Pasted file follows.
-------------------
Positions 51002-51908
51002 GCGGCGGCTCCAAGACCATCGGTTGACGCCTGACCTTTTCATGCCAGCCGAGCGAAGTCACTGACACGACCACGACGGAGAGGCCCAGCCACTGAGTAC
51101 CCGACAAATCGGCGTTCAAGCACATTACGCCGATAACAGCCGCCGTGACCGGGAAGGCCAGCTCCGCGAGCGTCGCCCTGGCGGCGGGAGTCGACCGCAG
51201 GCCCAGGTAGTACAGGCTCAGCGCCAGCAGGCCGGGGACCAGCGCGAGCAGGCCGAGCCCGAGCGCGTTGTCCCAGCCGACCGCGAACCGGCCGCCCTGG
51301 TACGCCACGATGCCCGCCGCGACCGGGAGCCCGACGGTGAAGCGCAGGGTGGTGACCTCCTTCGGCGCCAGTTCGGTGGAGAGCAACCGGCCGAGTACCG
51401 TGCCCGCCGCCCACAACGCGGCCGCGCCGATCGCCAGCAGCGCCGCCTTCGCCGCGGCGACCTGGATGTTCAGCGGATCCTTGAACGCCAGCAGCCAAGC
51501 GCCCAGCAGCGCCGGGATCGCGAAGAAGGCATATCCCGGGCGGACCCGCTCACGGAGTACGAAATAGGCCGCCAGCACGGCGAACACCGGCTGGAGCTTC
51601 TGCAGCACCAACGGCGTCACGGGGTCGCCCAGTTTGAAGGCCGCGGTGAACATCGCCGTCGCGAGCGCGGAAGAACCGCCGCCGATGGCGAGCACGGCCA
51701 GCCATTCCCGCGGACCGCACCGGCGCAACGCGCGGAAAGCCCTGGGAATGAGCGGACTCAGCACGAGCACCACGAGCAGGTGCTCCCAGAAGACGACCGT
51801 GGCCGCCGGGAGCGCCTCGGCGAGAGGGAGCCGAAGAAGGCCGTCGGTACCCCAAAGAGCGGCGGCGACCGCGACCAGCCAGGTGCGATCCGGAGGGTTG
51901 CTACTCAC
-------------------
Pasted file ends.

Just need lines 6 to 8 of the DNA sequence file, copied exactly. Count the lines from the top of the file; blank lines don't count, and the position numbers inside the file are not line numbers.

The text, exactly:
51401 TGCCCGCCGCCCACAACGCGGCCGCGCCGATCGCCAGCAGCGCCGCCTTCGCCGCGGCGACCTGGATGTTCAGCGGATCCTTGAACGCCAGCAGCCAAGC
51501 GCCCAGCAGCGCCGGGATCGCGAAGAAGGCATATCCCGGGCGGACCCGCTCACGGAGTACGAAATAGGCCGCCAGCACGGCGAACACCGGCTGGAGCTTC
51601 TGCAGCACCAACGGCGTCACGGGGTCGCCCAGTTTGAAGGCCGCGGTGAACATCGCCGTCGCGAGCGCGGAAGAACCGCCGCCGATGGCGAGCACGGCCA